A group of experts came together at the 2nd Caribbean Agribusiness Forum to present some of the current approaches to managing this data in front of an audience fo 150 people drawn from across the Caribbean together with visitors from the Pacific and the Indian Ocean Islands.
"These panelists covers the range of applications of the data revolution for agriculture from regional to local community level. The ICT revolution changes the way we can gather analyse and use data and make better decisions through more accurate data we need to share these approaches." Chris Addison CTA.
The regional associations Caribbean Agribusiness Association (CABA) and Pacific Island Private Sector Organisation (PIPSO) presented the needs they have to provide data to their members. Vassel Stewart, CEO of CABA explained that these needs fell into three categories: intelligence on agribusiness opportunities, matching/profiling businesses, and opening up historical data. Alisi Tuqa programme manager of PIPSO stressed the needs to fill some gaps in data, both through new research but also making more data open.
“We don’t just provide data alone we need to provide Intelligence” Vassel Stewart CABA.
Open data drives economic growth as Bishem Ramlal demonstrated in his presentation on the work carried out in the Caribbean on geospatial information. He explained the opportunities for combining mapping data and geoinformation. As Michael McNaughton showed us, open data sets have been combined to address key agribusiness concerns including preadial larceny where police reports are brought together with ministry data and other sources to get a more complete view of the scale of the issue and address it.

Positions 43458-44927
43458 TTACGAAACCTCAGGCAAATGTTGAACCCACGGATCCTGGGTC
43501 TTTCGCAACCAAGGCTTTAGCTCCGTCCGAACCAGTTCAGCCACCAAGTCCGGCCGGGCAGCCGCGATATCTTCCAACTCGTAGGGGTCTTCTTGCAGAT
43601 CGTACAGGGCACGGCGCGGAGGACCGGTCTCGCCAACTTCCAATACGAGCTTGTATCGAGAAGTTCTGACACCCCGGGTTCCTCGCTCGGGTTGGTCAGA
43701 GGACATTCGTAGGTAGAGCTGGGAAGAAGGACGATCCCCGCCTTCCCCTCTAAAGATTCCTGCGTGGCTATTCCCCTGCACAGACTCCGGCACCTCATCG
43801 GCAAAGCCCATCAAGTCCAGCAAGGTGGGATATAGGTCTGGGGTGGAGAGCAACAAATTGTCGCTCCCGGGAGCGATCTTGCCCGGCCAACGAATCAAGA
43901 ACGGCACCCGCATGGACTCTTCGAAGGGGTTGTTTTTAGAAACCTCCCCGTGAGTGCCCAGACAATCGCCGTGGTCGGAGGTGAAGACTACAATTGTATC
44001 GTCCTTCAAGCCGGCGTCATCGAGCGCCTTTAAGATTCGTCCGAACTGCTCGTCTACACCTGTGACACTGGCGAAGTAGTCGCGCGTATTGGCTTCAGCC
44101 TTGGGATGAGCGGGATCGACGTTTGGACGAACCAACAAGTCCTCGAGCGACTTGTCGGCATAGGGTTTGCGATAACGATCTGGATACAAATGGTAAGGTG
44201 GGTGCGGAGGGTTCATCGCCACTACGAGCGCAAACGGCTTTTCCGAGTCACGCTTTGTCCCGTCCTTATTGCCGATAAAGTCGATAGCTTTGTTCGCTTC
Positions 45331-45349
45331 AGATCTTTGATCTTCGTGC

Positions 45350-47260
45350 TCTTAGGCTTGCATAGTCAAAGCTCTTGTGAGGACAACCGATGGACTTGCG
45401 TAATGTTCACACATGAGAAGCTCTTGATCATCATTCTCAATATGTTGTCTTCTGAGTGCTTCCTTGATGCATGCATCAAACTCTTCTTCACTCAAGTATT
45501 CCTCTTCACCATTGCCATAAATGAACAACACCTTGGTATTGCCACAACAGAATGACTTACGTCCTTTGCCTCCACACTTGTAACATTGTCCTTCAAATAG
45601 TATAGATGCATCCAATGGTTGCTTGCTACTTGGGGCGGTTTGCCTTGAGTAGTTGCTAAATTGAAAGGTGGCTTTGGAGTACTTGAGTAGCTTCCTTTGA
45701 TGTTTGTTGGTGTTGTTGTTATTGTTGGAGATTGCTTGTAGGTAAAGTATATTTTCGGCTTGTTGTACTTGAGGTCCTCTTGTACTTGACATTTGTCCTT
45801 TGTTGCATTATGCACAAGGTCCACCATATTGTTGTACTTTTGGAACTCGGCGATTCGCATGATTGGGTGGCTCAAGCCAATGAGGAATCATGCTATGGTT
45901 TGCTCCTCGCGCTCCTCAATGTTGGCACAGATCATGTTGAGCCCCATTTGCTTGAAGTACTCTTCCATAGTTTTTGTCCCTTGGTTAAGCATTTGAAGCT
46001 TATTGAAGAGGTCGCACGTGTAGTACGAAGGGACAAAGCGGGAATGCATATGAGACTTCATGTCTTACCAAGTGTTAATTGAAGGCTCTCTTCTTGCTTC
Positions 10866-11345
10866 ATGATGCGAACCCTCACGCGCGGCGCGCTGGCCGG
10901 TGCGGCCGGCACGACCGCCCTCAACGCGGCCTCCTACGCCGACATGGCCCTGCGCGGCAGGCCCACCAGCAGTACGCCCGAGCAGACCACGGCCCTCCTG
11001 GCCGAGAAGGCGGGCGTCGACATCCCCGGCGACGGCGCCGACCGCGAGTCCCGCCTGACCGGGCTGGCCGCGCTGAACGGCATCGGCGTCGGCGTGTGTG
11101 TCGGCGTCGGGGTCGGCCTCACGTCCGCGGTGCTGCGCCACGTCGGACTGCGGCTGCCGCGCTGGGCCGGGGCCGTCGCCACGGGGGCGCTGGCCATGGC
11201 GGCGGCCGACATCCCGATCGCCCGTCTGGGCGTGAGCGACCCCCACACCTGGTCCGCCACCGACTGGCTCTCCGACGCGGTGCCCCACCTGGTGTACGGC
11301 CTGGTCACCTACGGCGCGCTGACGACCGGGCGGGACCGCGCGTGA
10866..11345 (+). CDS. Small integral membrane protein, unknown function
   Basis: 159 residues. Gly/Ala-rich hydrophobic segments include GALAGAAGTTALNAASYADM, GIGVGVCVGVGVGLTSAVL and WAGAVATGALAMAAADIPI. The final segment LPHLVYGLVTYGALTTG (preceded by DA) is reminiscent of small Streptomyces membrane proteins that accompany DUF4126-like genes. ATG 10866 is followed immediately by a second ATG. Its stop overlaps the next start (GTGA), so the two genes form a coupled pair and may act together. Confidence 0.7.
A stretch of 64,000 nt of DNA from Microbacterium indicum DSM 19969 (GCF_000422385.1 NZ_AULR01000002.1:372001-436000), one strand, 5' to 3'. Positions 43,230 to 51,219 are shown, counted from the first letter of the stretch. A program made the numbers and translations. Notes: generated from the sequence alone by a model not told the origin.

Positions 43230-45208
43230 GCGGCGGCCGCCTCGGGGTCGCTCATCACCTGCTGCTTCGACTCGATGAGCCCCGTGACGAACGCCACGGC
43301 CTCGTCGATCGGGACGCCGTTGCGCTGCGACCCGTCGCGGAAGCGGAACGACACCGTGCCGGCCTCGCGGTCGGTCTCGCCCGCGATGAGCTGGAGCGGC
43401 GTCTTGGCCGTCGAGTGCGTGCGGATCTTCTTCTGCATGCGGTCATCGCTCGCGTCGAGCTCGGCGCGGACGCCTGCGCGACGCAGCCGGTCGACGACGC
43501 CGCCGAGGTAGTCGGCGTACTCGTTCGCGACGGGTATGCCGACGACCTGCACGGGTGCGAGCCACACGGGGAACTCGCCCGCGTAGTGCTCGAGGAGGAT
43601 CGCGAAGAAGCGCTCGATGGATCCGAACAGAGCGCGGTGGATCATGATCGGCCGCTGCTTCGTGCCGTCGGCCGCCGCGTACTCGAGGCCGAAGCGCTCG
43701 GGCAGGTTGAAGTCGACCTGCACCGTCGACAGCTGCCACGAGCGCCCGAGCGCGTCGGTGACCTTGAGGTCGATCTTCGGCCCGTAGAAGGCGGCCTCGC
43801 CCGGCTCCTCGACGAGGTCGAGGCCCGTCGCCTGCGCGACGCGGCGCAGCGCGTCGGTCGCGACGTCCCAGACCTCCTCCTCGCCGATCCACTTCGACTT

“We have had a huge impact when presenting our new application to the Barbados Agricultural Society but we need investment to scale up” Leonard Seales.
Open data has also been used by application developers to provide new services on mobile phones such as CropGuard, (a previous prize winner in the Agrihack competition.) but these applications which could hold great potential for better pest control are hindered in scaling up by access to capital.
She showed the 3D Participatory mapping (P3DM) approach where a local community builds a model of their community and overlays roads, routes, resources and discusses planning or climate change scenarios. This method has been used with farming and fishing communities to investigate impacts of tourism development.
“We need to use a third eye (our Sartori) to keep an eye on data we use for our policy decisions” Guy Morel
Guy Morel rounded off the panel with a memorable presentation on how the acquisition of data on hotel purchases demonstrated to government the scale of the opportunity for local sourcing of agriproducts in the Seychelles. He emphasised that the Agribusiness forum had focussed on three areas talking about changes in Policy, Programme and Practice and at the centre of this is strong data to provide the evidence for action.
As an outcome of the session CTA will be: working with CABA and PIPSO with their virtual platforms to support members and partners; supporting the opening of data relevant for agribusiness in the Caribbean and the Pacific and finally looking to work with linking the evidence base for policy in agritourism elaborating the sartori model developed in the Seychelles.
The presentations from the sessions can be seen at: http://www.slideshare.net/ctaspace
Working Paper 1: Open Data and Smallholders
Working Paper 2: Open Data in the Caribbean
ICTupdate 79: Data Revolution for Agriculture